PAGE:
The title to this page is a valid question.
And after a bit of stuttering, the Desk answered it. And after some more thought, and a cup of coffee that may well be labeled a War Crime, has tried to put some wheels under that answer and give the reader some ideas and a but more of an explanation.
In the story, The Starship Moses Incident. While the root of the story is the Captain's borrowing of the example of Moses in the basket and her using it to get her ship and crew out of trouble. There are lessons from Proverbs and James (the tongue), the Christian Family from both the Old and New Testaments, and the Profession of Faith from the Captain to a Lieutenant:
"Now will you answer my question." He said as they walked back to the docking port.Can these stories substitute for lessons from the Bible itself?
"Which question was that?"
"Do you really believe all those old stories in that book?"
She smiled and nodded. "More so all the time. More so all the time."
No. . . .No way.
No more than watching a TV Preacher can substitute for gathering with the Saints in the corporate worship service of the Church. No more than reading a tract can stand in for the Good News. No more than saying a prayer memorized by rote as a child should be your prayer life instead of TALKING to God.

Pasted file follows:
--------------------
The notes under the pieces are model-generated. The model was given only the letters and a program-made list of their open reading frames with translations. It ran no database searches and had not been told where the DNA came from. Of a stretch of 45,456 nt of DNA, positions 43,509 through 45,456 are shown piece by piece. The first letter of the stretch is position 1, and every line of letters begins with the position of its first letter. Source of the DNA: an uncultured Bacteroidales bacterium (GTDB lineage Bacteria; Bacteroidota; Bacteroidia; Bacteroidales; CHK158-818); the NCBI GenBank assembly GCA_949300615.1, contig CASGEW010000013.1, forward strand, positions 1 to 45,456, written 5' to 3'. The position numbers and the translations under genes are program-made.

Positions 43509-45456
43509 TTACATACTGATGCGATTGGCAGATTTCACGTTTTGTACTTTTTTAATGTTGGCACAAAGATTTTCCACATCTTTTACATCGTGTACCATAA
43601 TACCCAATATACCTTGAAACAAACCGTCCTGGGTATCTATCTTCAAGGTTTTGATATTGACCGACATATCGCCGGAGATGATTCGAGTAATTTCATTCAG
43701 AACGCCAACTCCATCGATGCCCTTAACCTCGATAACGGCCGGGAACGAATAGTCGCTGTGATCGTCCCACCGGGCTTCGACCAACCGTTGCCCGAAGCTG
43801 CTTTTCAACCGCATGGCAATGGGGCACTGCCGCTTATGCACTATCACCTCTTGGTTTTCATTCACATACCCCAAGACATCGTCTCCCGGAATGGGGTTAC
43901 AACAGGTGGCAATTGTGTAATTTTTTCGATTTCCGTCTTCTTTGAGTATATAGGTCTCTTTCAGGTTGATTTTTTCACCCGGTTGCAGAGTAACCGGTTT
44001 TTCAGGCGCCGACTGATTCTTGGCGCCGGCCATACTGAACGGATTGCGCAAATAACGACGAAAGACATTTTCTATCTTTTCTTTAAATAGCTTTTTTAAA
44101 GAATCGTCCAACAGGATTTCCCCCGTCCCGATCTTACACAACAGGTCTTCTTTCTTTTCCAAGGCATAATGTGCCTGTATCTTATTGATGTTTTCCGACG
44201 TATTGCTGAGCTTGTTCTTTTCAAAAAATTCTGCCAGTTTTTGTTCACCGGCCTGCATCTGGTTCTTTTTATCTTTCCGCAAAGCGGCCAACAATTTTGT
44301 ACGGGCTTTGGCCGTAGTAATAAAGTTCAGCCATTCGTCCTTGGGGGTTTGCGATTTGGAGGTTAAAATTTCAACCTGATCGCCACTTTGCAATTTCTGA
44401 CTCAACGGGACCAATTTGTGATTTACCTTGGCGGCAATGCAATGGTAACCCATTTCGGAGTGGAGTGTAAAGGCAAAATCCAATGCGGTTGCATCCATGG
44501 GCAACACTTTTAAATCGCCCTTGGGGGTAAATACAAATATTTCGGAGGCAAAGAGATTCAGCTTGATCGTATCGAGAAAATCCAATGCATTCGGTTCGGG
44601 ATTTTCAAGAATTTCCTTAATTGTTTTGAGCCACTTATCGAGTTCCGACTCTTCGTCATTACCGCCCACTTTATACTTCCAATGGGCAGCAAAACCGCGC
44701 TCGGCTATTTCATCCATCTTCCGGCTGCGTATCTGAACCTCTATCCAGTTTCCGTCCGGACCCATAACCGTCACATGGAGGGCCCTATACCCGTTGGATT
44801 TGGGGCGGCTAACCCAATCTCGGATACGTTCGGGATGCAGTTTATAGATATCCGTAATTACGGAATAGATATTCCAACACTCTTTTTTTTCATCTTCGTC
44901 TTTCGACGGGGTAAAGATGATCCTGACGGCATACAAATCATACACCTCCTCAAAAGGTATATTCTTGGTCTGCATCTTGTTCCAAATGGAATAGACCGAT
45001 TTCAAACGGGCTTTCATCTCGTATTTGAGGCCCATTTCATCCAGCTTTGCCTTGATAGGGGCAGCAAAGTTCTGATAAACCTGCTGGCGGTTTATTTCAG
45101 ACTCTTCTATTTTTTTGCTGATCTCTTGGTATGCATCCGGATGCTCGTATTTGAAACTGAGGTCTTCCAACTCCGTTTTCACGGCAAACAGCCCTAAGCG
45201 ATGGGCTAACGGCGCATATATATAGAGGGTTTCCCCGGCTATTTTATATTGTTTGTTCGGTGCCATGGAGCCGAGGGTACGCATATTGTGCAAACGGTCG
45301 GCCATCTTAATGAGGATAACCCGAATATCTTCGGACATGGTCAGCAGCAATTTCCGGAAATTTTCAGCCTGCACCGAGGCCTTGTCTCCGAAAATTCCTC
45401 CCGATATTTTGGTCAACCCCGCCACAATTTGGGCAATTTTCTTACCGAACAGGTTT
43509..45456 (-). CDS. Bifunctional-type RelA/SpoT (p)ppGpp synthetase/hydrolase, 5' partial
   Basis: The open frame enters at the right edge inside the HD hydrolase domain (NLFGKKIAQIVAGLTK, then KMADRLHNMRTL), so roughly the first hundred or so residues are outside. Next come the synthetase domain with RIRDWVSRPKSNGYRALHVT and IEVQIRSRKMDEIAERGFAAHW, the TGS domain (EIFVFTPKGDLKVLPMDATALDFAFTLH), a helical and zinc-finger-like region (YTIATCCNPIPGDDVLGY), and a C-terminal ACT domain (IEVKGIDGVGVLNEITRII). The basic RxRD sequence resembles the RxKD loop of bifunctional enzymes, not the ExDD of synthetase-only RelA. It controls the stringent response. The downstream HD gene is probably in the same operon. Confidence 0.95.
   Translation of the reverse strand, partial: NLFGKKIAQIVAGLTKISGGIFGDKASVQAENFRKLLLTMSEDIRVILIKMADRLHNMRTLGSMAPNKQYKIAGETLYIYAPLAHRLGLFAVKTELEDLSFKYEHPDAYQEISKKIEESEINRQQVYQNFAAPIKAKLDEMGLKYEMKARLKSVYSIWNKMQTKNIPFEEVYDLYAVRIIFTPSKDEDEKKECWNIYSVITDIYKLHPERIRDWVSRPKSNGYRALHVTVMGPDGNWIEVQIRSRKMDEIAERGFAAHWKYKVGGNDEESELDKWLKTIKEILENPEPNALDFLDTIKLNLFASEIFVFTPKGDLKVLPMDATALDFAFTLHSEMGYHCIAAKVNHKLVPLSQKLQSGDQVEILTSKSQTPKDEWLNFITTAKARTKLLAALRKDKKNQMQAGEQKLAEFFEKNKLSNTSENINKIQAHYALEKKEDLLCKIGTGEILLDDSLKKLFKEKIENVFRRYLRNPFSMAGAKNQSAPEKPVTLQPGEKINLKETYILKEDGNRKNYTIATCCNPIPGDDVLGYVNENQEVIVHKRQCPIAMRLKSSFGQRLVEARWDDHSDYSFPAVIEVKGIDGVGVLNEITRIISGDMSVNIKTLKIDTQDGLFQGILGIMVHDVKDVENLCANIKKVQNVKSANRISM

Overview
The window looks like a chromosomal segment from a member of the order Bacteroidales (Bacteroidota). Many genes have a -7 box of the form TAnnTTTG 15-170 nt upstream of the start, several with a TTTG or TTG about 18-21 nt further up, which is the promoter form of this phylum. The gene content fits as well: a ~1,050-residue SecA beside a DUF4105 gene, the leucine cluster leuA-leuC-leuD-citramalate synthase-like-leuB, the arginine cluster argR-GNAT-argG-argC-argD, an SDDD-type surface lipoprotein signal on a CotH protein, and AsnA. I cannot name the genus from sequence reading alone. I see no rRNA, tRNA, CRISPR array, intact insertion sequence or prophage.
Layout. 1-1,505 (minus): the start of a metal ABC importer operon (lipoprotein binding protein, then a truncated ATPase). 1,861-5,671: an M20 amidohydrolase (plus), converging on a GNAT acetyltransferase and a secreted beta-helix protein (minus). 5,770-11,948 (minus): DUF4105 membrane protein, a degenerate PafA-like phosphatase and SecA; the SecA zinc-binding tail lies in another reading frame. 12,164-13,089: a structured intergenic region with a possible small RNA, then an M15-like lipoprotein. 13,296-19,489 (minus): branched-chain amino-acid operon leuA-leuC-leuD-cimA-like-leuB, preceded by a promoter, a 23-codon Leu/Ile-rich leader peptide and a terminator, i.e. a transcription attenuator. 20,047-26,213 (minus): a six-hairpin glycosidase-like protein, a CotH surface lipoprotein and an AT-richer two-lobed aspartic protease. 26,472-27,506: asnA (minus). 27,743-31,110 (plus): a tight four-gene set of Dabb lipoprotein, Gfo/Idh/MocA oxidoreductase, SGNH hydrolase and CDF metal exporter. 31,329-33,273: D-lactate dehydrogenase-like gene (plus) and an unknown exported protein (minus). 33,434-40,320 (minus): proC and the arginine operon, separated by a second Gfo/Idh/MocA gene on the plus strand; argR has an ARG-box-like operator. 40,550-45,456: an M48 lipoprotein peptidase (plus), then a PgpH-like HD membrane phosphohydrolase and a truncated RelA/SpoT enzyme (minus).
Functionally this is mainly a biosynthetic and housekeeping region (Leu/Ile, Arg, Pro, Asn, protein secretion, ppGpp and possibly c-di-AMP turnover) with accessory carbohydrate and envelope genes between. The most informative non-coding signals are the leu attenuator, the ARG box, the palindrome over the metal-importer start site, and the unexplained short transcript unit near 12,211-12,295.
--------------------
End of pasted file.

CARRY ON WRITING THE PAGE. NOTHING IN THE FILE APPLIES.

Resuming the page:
It is painfully obvious in the story Johna that it really is Jonah- with a twist. Another is Job, the Apostle Paul is the subject of a few, and so on. Others, like 'the Maenad' is built around a Biblical story. As is The Apostle.
The author's hope is that some of the truths of the Bible can shine through in a way that isn't so familiar as to be taken for granted. Or to reach an audience that doesn't routinely read the Bible.
Could these be used in addition to a curriculum for a Sunday School or Bible Study?
Without a doubt, and in fact, that was the intent. There must be at least three or four Sunday School lessons in Moses. More in The Apostle. While The Man might be one.
That's without even mentioning The Founder which describes... well... you figure it out.
The Series is presented as an expression of faith by the author and hopefully, the fondness for the Original is evident in every one. With any luck, they will make the reader curious and they will go see what Elijah said to the people in First Kings 18, and why…
Elijah went before the people and said, "How long will you waver between two opinions? If the Lord is God, follow him; but if Baal is God, follow him." But the people said nothing.
And maybe thereby, the reader will find a Blessing from the Word.
Back to the Desk Religion page.